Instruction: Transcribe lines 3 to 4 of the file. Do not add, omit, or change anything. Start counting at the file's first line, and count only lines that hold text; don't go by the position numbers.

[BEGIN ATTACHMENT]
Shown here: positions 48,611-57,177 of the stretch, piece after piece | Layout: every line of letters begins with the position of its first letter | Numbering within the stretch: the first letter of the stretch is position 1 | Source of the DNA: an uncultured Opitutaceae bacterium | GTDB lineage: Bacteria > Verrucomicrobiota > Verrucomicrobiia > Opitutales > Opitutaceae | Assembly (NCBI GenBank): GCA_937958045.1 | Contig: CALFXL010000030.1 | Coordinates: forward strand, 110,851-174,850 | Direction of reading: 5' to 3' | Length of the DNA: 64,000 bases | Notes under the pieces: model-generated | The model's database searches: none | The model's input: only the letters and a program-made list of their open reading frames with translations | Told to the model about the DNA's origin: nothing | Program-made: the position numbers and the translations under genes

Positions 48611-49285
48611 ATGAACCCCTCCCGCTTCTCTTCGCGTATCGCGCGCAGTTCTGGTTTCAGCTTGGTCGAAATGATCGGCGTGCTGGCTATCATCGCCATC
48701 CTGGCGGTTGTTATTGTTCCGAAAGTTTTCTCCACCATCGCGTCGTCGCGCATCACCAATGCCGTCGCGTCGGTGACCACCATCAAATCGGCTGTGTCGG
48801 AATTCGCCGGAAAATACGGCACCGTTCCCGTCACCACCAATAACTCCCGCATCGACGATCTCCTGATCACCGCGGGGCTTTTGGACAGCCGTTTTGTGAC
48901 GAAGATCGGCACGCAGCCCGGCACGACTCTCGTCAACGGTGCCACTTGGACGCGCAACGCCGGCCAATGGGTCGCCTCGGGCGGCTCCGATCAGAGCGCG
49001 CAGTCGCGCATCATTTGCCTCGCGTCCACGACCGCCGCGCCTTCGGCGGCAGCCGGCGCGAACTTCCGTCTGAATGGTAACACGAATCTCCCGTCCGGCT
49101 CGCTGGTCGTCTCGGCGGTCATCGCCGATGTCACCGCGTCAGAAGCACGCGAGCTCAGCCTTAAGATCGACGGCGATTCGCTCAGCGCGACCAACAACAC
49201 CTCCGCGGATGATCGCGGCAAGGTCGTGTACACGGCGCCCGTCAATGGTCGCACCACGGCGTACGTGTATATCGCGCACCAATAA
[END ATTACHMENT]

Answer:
48611 ATGAACCCCTCCCGCTTCTCTTCGCGTATCGCGCGCAGTTCTGGTTTCAGCTTGGTCGAAATGATCGGCGTGCTGGCTATCATCGCCATC
48701 CTGGCGGTTGTTATTGTTCCGAAAGTTTTCTCCACCATCGCGTCGTCGCGCATCACCAATGCCGTCGCGTCGGTGACCACCATCAAATCGGCTGTGTCGG